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Microsoft’s New Patent – More Worms in Your Honeypot

Newly published Microsoft patent application (publication number 20070289018) has a rather interesting way of outlining the problem of detecting hackers attempting to misuse your system resources:

Various techniques have been developed and used to help detect the presence of such malware; unfortunately, detection of some malware has proved to be difficult. One technique attempts to set a trap, or “honeypot,” to detect the unauthorized use of network resources. For example, unused IP address space, such as a subnet, on the Internet can be set up as one or more honeypots in order to detect Internet worm activity. The computer systems that are set up as the honeypots at these addresses will not be providing any real services other than to record the activities of the invader. These honeypots are designed to wait for and detect unauthorized use of the IP addresses. The theory behind creating honeypots is that a worm that is scanning IP addresses is going to stumble across the honeypot and become detected. However, the effectiveness of such honeypots and similar detection technologies depends, in large part, on the worm blindly attempting to connect to multiple IP addresses. As the creators of these worms become more sophisticated in their methods of acquiring targets, these honeypots are becoming increasingly less successful at detecting these sophisticated worms.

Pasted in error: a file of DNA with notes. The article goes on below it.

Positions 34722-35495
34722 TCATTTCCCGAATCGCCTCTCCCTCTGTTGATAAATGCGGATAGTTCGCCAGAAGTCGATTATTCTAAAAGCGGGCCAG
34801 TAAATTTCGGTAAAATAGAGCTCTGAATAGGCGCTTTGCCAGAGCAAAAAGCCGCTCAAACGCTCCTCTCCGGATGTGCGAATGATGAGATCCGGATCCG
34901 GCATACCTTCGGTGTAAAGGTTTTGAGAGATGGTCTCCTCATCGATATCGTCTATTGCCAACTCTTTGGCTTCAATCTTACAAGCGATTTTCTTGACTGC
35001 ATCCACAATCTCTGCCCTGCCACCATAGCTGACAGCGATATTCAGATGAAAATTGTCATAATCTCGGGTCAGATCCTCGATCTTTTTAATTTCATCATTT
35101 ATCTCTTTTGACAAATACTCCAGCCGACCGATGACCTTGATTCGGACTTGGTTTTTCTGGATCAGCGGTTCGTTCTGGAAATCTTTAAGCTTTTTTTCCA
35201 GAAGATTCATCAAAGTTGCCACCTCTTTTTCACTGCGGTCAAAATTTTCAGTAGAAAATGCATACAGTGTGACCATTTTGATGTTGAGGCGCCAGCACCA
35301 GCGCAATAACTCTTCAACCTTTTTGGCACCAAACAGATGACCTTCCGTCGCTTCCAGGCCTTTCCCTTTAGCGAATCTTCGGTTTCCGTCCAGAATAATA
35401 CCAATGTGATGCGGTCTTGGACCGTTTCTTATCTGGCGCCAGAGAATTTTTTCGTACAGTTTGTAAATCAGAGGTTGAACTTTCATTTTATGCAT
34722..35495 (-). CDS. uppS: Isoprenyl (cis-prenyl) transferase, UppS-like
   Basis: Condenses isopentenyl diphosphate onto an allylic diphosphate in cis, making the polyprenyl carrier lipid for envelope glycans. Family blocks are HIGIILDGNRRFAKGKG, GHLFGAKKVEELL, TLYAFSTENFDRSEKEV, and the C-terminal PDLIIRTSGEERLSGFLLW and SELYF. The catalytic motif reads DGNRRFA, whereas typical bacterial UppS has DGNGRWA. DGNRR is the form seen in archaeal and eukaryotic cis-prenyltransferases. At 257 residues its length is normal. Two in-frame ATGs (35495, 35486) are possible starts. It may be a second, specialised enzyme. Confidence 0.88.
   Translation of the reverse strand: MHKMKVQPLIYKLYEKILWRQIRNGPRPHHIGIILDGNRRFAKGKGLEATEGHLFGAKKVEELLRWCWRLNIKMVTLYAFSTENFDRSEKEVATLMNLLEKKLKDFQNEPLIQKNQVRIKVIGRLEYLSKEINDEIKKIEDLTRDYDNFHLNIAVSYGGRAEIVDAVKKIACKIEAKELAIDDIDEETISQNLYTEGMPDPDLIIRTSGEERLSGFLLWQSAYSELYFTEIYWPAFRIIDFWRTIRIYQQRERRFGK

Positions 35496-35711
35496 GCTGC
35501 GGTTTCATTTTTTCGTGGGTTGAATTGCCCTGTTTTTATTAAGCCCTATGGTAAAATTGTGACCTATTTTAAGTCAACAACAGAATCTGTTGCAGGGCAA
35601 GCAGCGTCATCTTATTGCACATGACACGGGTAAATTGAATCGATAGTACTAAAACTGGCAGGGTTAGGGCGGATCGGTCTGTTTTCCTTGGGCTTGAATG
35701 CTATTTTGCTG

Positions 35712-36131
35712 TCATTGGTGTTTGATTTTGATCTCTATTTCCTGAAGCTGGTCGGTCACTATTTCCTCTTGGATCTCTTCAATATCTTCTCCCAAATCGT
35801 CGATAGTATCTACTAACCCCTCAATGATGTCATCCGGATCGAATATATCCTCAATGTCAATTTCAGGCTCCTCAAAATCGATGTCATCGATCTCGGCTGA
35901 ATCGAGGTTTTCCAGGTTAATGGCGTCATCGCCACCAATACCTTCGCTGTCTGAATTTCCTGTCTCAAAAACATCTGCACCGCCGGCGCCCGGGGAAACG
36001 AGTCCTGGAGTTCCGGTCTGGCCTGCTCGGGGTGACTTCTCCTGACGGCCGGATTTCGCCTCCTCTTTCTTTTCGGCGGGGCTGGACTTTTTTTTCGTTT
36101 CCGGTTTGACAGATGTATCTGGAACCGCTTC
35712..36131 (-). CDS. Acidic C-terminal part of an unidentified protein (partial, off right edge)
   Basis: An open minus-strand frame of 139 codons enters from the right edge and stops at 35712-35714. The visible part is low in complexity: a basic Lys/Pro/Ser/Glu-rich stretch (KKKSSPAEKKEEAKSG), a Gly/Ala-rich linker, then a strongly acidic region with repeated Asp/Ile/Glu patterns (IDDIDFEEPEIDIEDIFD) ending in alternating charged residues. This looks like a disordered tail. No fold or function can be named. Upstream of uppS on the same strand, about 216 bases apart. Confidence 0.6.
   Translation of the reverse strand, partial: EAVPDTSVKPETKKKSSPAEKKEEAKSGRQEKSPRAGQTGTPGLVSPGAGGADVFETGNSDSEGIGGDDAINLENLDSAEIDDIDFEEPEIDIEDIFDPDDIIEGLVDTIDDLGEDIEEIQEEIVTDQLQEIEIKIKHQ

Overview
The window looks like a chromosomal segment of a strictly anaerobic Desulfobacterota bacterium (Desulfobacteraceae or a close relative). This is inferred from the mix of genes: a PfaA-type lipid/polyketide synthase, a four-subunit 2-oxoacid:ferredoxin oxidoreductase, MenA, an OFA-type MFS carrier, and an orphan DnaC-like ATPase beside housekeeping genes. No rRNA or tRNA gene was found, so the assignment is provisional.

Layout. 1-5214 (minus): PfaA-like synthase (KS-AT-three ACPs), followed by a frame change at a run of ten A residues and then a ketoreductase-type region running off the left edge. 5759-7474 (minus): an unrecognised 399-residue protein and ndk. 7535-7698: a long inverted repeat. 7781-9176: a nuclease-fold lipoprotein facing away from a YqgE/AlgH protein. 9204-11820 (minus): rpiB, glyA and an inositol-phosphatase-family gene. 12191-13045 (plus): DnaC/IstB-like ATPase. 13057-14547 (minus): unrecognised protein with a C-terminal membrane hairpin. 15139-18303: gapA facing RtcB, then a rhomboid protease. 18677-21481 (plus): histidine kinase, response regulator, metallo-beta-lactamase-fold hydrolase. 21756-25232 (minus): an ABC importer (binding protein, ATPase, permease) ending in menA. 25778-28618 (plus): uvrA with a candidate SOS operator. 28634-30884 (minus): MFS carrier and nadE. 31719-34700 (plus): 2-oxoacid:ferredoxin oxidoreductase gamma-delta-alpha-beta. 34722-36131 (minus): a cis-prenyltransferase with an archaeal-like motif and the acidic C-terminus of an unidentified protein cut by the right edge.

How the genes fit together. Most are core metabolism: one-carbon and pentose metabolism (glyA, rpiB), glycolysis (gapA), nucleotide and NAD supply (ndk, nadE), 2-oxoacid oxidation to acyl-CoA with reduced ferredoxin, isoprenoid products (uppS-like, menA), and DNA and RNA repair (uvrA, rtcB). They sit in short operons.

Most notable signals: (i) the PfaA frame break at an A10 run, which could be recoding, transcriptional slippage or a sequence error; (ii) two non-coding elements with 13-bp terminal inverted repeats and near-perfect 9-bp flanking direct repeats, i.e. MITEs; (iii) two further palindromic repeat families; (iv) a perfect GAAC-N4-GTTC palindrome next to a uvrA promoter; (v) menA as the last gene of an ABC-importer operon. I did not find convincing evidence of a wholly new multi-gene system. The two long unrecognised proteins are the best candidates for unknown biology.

Kudos on the terminology. Who says patent attorneys have no sense of humor? (Easy there . . . don’t make me turn off the comments)

Microsoft’s new system inserts a trap door to a detection system into a resource location store. Monitoring use of the trap door for misuse is under control of the detection system. Upon detecting misuse of the trap door entry, the system responds. The patent application suggests responses such as terminating the software application being hijacked or requesting re-authentication.

Unfortunately, the patent application makes no mention of waterboarding as an appropriate response to hackers caught in the honeypot. Hopefully however, Congress will see its way to allow waterboarding, worm removal or other response suitable for hackers slipping their worms where they should not be.

Brett Trout

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